What to Look for in an Internship (and 3 Red Flags)
One argument in the growing debate about whether interns should be paid is that too many companies benefit from the free labor of interns. This goes against the grain of what an internship experience was originally designed to be: an important part of the intern’s education. One way to address this is to examine the quality of the internship. Here is what to look for and what to avoid.
(Photo Credit: Travis Isaacs/Flickr)
Remember, an intern is not an employee (and usually is not paid.) The Federal Wage and Hour Division has six criteria for companies with interns. If these six requirements are followed, it is legal to not pay interns.
- The internship, even though it includes actual operation of the facilities of the employer, is similar to training which would be given in an educational environment;
- The internship experience is for the benefit of the intern;
- The intern does not displace regular employees, but works under close supervision of existing staff;
- The employer that provides the training derives no immediate advantage from the activities of the intern; and on occasion its operations may actually be impeded;
- The intern is not necessarily entitled to a job at the conclusion of the internship; and
- The employer and the intern understand that the intern is not entitled to wages for the time spent in the internship.
If you are applying for an internship, look for a company that is set up to accommodate interns. You should have an interview first in which you discuss your learning goals, and get a sense of what they are able to teach you.
When looking for an internship, keep an eye out for these three red flags:
1. No Place to Sit
There needs to be a place for you to work. You shouldn’t have to stand around while waiting for instructions. The room in which you have a chair and table or desk may be shared, but you should have access to work space and equipment, as necessary.
If employees are flustered because they don’t know where to put you or what to do with you, this shows lack of organization and preparation, which is not good for you. To be fair, be flexible. Your space may change, meaning you may need to switch to another space halfway through the internship, and it may be a shared space, but it should be adequate for your needs.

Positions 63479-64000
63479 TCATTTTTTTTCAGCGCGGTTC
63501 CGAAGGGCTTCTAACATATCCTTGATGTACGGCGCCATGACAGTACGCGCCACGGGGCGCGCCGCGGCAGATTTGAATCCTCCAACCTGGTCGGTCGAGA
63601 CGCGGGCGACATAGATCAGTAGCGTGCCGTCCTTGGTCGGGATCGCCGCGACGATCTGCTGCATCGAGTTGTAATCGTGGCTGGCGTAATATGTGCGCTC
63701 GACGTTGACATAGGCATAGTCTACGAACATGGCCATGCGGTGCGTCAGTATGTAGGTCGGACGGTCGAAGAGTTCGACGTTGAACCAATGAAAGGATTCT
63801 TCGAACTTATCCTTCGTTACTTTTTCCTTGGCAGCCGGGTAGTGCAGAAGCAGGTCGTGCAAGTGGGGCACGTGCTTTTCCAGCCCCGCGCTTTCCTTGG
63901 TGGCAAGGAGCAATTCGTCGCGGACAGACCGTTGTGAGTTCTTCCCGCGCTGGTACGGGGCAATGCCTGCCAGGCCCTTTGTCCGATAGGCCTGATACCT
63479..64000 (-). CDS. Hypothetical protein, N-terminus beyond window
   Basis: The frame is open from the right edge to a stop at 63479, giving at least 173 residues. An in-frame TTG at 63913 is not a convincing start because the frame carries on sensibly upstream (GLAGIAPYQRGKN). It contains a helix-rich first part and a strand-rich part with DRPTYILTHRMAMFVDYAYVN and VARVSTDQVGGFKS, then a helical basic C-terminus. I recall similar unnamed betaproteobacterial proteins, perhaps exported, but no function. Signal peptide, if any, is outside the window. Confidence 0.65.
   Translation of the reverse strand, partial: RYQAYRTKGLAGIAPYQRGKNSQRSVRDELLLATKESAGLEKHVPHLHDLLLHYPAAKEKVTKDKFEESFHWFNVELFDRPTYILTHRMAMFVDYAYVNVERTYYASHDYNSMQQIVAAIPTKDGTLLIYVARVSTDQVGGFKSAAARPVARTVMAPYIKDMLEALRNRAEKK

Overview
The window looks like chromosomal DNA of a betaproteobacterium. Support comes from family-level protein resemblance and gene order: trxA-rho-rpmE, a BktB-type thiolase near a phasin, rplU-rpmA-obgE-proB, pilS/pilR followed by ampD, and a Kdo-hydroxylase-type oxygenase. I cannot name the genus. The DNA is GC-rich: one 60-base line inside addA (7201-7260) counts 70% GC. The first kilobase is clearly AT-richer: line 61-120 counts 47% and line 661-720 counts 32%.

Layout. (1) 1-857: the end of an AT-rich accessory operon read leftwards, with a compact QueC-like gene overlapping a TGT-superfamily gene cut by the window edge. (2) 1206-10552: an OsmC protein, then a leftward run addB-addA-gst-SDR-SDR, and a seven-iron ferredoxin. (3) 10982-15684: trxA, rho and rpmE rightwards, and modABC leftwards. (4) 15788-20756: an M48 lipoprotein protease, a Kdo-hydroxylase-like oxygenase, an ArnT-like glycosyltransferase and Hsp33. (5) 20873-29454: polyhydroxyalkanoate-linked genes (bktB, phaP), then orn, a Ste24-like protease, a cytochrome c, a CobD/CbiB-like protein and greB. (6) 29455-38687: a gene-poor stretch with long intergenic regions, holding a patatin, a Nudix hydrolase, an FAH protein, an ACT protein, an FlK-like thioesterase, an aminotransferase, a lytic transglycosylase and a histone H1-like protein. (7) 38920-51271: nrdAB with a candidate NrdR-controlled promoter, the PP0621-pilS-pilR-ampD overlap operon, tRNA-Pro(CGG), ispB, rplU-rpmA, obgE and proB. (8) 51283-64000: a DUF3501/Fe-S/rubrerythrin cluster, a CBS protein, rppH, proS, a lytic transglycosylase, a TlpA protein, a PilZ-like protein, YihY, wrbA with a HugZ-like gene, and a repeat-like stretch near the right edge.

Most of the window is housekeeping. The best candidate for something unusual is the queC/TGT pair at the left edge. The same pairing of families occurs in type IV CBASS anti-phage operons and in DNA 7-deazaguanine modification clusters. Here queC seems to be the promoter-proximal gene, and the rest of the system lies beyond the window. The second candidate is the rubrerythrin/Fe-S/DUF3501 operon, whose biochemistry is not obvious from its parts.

2. Not Enough Substantive Work
An internship is an educational experience. It is not free labor for the employer. You may be asked to do some administrative tasks on your internship. This is to expose you to all aspects of the business. You need to know what everybody does. The bulk of your internship should not be spent doing administrative tasks. Again, to be fair, you may be willing to help out with these things especially if your supervisor is backed up with them, but it is not your job. It should not be the main reason you are there.
3. Lack of Mentorship
The most important is last. If you walk into an internship in a crowded office with no place to sit, initially, and tons of old filing to be done but you have a skilled mentor ready to teach every aspect of the job and answer every question, stay put! Mentorship is the most important part of any internship.
Because an internship was designed to benefit the student, not the employer, your supervisor should be taking time out of his day to show you ropes. He should give you work to do that he may normally do himself so that you may learn to do it. He looks over your work, and helps you to do better. It takes longer, but that is what an intern’s supervisor does.
You should be able to ask questions and discuss work-related issues. If nobody is there to teach you, it’s not a good internship. If you have a supervisor who is approachable and available for questions and discussions, you likely have the opportunity to learn a lot on your internship.
Tell Us What You Think
Have you had an internship or do you work with interns? We want to hear from you! Leave a comment or join the discussion on Twitter.